So, while I agree that ticket prices for such acts are becoming somewhat out-of-reach for many, myself included (though there’s really no arena acts I’m really interested in seeing anymore), the cost isn’t without reason and it’s not simply the artists being greedy. The costs to put on the kind of shows these bands do is enormous.

johnpowell's avatar

I look at like pro athletes. The majority of acts are only going to be able command high ticket prices for a short window. Might as well get all they can while they can.

And the thing with ticket prices is even if the prices were below market people would just resell them. I would rather the band get the money before a scalper.

zenvelo's avatar

One of the dis-economies of ticket prices is that a band or act may offer a reasonably priced ticket, but then scalpers step in and resell a seat for a much higher price. That is what has driven the cost of many tickets, whether it is the Stones or tickets to Hamilton.

JLeslie's avatar

I think it would be nice if tickets were more reasonable. I’m good with them making a nice profit, but sky high prices like with any product or service means people with less money don’t have a chance, or, they spend an unreasonable percentage of there income to buy the tickets.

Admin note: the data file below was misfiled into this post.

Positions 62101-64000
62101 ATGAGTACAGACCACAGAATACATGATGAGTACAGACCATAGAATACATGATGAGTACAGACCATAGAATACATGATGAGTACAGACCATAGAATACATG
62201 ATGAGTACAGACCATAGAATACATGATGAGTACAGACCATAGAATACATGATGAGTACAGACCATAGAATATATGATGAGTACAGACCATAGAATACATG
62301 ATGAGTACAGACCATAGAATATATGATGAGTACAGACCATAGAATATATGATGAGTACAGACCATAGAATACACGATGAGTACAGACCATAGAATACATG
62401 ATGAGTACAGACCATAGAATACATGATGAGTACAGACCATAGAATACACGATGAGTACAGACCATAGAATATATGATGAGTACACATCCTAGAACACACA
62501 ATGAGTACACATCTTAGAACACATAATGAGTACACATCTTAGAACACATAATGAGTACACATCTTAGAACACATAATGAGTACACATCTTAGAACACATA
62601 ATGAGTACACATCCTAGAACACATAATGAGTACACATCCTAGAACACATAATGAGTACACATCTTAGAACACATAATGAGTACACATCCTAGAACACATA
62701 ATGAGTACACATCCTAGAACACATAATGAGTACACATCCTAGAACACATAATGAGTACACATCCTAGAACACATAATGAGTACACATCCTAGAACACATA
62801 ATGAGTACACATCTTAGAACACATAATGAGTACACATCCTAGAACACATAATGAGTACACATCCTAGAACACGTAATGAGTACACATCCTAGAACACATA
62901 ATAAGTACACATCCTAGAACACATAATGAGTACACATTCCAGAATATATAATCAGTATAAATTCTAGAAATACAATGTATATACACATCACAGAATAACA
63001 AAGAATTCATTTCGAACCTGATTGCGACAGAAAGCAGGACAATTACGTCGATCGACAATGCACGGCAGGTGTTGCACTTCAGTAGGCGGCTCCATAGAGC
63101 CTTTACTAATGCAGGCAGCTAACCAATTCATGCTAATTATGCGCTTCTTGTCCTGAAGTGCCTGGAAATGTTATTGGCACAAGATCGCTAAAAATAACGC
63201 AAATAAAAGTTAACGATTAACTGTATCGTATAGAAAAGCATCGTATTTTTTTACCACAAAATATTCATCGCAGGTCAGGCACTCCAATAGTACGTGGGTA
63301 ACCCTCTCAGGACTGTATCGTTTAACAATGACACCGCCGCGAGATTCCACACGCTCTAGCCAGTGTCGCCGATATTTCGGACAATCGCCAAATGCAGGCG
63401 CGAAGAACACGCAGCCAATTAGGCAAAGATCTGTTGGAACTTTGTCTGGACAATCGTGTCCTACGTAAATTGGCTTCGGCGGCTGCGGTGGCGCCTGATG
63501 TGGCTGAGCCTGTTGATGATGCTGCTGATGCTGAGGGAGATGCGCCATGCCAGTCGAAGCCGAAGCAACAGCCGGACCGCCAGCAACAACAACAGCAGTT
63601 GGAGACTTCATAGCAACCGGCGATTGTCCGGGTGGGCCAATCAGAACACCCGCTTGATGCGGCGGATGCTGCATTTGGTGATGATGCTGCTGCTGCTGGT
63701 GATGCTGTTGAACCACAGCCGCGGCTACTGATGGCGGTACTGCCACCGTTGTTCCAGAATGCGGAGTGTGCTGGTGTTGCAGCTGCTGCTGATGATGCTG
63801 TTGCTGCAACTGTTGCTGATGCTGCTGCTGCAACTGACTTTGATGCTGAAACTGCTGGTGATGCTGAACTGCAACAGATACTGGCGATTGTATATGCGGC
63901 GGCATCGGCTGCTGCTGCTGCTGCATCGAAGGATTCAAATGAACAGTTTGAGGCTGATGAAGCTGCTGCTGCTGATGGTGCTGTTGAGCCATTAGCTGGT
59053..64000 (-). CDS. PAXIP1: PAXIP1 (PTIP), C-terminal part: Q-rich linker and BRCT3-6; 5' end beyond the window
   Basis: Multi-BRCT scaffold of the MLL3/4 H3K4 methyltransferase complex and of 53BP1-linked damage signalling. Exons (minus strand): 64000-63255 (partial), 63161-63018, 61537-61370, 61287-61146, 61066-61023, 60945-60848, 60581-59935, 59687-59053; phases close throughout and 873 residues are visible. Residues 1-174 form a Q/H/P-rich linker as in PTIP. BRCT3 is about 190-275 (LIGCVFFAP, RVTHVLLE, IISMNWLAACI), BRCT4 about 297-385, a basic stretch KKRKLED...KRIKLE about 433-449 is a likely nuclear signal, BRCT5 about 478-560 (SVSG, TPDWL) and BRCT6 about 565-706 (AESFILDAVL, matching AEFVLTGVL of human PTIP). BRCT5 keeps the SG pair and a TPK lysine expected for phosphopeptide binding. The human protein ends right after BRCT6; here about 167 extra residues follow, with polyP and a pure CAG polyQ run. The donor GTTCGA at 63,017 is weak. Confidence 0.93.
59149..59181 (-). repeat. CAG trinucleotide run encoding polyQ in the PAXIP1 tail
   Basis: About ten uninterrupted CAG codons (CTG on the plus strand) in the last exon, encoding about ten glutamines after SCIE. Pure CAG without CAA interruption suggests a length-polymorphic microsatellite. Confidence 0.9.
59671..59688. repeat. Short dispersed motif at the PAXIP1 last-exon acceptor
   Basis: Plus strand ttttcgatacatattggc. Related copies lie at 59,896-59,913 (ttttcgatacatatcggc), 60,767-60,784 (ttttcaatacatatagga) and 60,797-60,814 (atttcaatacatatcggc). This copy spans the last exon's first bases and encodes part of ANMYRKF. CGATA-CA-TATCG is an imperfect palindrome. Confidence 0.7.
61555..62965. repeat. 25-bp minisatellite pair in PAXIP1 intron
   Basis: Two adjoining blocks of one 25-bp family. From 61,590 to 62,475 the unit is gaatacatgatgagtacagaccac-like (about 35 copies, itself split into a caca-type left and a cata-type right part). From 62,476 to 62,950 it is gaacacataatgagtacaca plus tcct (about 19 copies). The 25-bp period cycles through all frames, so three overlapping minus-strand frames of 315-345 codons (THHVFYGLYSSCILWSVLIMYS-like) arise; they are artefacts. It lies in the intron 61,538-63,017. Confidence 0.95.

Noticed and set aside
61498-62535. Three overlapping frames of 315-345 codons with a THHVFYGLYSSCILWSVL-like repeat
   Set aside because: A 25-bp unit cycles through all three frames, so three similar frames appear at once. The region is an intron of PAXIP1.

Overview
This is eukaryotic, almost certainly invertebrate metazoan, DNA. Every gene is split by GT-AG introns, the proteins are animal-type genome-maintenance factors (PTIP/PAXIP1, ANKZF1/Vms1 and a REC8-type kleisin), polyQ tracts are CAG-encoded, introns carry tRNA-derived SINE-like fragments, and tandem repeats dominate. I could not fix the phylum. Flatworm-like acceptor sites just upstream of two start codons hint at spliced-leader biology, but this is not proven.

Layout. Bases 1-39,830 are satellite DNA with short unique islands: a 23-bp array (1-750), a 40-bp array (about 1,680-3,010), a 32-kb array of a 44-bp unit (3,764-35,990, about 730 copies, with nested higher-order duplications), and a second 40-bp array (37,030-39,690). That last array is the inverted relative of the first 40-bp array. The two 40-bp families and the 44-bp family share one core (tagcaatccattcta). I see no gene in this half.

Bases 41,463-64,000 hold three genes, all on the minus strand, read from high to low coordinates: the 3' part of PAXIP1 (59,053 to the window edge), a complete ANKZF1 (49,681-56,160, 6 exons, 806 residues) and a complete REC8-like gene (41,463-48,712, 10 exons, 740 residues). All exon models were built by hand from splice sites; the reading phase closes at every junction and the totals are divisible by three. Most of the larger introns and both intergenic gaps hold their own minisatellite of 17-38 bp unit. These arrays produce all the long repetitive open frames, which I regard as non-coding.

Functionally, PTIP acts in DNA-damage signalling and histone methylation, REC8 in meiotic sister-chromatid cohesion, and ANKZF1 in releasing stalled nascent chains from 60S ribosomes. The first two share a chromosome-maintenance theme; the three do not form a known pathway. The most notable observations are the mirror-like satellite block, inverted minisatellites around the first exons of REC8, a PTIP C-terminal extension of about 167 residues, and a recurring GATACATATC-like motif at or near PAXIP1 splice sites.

Probably, there should be a limit on how many can be bought at once also on one order. Maybe this is already done? To prevent one person from hoarding tickets and scalping them. Still, it wouldn’t be too hard for a group of people to get together and buy a lot of tickets.

I won’t pay more than $120, that’s kind of my limit, and the $120 better be buying me really good seats.

I have no idea how much money is profit on these tours? That would be interesting to know. I believe they work really hard, especially physically, with all the driving around and setting up. Plus, there was all the time beforehand practicing. I don’t begrudge them wanting to make some money, but like anything, extreme greed turns me off, and I prefer not to partake.

I wonder if singers make more or less than before when they release a recording totally separate from revenue from concerts.

Darth_Algar's avatar


Generally speaking most artists don’t make shit off album sales. There’s all these different folks, from the label to the producer, to management, and so, who must get their slice of the pie before the artist does. By the time the plate gets passed to the artist there’s little to nothing left.

And that’s assuming that the label was “recouped” their investment. Ever dollar the label puts into the album, the packaging, the advertisement (including music videos which sometimes cost more than the album itself cost to make) and the artist in other ways (such as money for touring support and even that bag of blow the label’s A&R guy just bought to give to the band a “little something special, my treat”) is essentially a highly usurious loan. And before the artist sees one single penny from the album sales the label must recoup their investment.